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What to look for in a good dog behaviourist

Over the course of their lifetime, some dogs can develop a range of behavioural problems such as aggression, anxiety or destructiveness for a variety of different reasons. Sometimes we need a helping hand in understanding why these behaviours are happening and how they can be managed and, ideally, resolved. With the right support and guidance, dog trainers and behaviourists can assist in correcting the problems your dog might be experiencing.

Here are some things to consider before looking for a behaviourist.

What’s the difference between a dog trainer and a behaviourist?

It’s important to find the right help for your dog and while they sound similar, trainers and behaviourists have particular expertise in different areas.

If your dog has problems listening to commands and don’t really do as they’re told, you might need a dog trainer whereas if your dog shows signs of a behavioural issue such as aggression or anxiety, your dog would be best suited with a behaviourist.

Speak to your vet for advice first

If you believe your dog has developed a behavioural problem or you need some advice on what to do next, speak to a vet first to rule out any form of possible illness or injury. From here, your vet can then refer you to a behaviour expert if needed.

Once you have established what kind of help your dog needs, finding the right person becomes a lot easier.

How to find a qualified dog behaviourist

Finding a good canine behaviourist gives you the best possible chance of resolving a problem with your dog. Here are our top tips to finding the right professional for your pooch.

Check their qualifications and experience

Unfortunately, anybody can advertise themselves as a ‘dog behaviourist’, even without qualifications or experience so it’s important to check that they belong to an organisation or regulatory body, such as the APBC. These types of organisations require their members to have good standards of education, qualification and experience which will ensure that you work with experts that have the knowledge, skills and ability needed to help you and your dog.

Read any references or reviews

Every website, social media page, poster or brochure for any business will tell you how good their services are, but you should always look for independent customer reviews. You should be able to get a range of references from previous clients and be able to talk to them about their experience with the behaviourist and their methods, too.

If they have no references and they’re not new to the profession, this could indicate they either have unhappy customers, or the reviews they might have received were poor and they’re better off hiding them from other dog owners.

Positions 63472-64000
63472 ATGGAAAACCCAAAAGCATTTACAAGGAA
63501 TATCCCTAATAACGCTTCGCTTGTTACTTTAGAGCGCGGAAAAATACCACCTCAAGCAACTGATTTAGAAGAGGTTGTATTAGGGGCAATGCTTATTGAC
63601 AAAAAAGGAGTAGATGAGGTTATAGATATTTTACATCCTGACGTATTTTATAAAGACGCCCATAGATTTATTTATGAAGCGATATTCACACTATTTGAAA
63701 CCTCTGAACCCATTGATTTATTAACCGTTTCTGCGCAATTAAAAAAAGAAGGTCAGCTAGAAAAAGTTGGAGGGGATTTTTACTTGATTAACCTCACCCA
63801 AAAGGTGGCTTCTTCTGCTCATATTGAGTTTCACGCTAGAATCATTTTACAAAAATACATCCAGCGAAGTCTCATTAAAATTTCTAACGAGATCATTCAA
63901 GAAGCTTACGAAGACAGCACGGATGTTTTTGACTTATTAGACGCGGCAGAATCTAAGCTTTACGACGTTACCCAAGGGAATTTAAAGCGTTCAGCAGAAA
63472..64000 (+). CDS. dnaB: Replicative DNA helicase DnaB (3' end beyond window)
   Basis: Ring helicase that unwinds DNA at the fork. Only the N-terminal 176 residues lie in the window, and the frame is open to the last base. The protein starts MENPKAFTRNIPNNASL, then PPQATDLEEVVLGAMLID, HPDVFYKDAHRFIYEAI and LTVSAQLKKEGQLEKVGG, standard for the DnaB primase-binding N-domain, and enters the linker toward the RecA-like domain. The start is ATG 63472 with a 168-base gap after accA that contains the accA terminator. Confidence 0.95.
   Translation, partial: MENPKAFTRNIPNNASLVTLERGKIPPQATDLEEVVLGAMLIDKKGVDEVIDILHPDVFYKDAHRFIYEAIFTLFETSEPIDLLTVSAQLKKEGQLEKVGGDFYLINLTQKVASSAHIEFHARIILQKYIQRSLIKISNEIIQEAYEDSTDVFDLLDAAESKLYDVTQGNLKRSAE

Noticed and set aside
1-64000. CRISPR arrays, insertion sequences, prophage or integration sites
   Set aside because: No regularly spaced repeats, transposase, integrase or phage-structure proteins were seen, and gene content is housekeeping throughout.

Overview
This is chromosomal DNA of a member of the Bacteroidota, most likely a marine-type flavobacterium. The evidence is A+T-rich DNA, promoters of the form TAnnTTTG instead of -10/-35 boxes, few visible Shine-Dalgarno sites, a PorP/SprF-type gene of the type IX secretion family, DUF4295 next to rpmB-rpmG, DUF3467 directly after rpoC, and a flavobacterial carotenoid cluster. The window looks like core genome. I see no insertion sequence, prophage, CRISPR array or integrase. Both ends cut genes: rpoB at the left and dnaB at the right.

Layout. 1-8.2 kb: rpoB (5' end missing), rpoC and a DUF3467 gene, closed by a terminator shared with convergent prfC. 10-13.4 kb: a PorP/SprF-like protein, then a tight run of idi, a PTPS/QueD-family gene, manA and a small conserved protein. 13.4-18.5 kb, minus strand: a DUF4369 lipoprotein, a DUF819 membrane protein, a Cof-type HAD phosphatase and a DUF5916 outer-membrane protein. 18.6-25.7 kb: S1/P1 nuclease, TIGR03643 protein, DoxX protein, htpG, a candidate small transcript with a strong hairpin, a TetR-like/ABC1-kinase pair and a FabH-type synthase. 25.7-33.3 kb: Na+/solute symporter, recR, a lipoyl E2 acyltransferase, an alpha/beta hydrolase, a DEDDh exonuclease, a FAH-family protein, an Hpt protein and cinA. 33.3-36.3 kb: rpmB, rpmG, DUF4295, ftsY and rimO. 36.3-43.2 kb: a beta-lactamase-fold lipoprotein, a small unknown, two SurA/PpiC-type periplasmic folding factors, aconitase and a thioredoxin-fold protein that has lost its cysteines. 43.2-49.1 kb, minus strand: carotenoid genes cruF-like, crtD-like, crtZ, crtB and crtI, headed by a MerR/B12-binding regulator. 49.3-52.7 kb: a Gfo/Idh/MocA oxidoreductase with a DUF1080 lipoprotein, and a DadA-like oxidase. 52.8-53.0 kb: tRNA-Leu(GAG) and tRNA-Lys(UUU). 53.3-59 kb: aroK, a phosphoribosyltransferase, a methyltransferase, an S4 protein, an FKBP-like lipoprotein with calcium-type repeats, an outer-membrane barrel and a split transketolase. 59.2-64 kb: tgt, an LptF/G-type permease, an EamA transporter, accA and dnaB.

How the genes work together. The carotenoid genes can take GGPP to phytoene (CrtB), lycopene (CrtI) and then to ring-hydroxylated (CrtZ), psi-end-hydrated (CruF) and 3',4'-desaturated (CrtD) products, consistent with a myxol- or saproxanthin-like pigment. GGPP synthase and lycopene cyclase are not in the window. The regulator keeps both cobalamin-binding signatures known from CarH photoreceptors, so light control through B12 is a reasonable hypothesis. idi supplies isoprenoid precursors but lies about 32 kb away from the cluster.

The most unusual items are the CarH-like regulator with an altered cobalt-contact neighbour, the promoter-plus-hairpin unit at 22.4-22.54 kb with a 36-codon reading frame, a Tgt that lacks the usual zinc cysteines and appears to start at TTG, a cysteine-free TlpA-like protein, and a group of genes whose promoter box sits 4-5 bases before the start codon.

They should have insurance

When looking for a behaviourist, it’s a good idea to make sure they have liability insurance in place should anything go wrong whilst they are working with you and your dog.

Ask them about their training techniques

If you find a behaviourist which uses punishment, fear, pain, shouting or hitting to train a dog or correct unwanted behaviour, you will be better off looking elsewhere. Positive, reward-based techniques are best as they can help strengthen the bond between you and your dog.

Using painful methods may not only cause you and your dog distress, they can inadvertently cause issues or add to existing problems such as fear-based aggression.

They should be interested in your dog’s past

It’s important for a dog behaviourist to show interest in your dog’s history and go into their past in detail as they require this information can help identify the root cause of the issue and it will mean they can properly assist you with the problems you are experiencing.

Consider how you feel around the behaviourist

You should feel comfortable speaking to the trainer or behaviourist as they should be approachable, knowledgeable, easy to talk to and happy to answer any questions you may have so that you can be confident that your dog’s welfare is always prioritised.

If you want to find out more about behavioural support for your dog before speaking with Joii or your local vet, then please see a list of websites below which can help.

Association of Pet Behaviour Counsellors (APBC)

Animal Behaviour and Training Council (ABTC)

The Association of Pet Dog Trainers (APDT)

Pet Professional Guild (PPG)

Institute of Modern Dog Trainers (IMDT)

Absolute Dogs


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